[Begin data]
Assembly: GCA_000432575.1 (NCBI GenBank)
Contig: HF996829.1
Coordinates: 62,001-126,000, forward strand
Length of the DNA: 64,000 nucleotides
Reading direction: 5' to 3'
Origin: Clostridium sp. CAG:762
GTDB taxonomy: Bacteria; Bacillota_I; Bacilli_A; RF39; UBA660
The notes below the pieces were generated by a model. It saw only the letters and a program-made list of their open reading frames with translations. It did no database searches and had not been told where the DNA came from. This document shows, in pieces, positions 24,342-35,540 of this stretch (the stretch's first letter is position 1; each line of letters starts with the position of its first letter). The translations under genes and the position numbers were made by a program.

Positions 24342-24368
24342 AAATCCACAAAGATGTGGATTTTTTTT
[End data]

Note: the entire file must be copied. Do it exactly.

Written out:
Assembly: GCA_000432575.1 (NCBI GenBank)
Contig: HF996829.1
Coordinates: 62,001-126,000, forward strand
Length of the DNA: 64,000 nucleotides
Reading direction: 5' to 3'
Origin: Clostridium sp. CAG:762
GTDB taxonomy: Bacteria; Bacillota_I; Bacilli_A; RF39; UBA660
The notes below the pieces were generated by a model. It saw only the letters and a program-made list of their open reading frames with translations. It did no database searches and had not been told where the DNA came from. This document shows, in pieces, positions 24,342-35,540 of this stretch (the stretch's first letter is position 1; each line of letters starts with the position of its first letter). The translations under genes and the position numbers were made by a program.

Positions 24342-24368
24342 AAATCCACAAAGATGTGGATTTTTTTT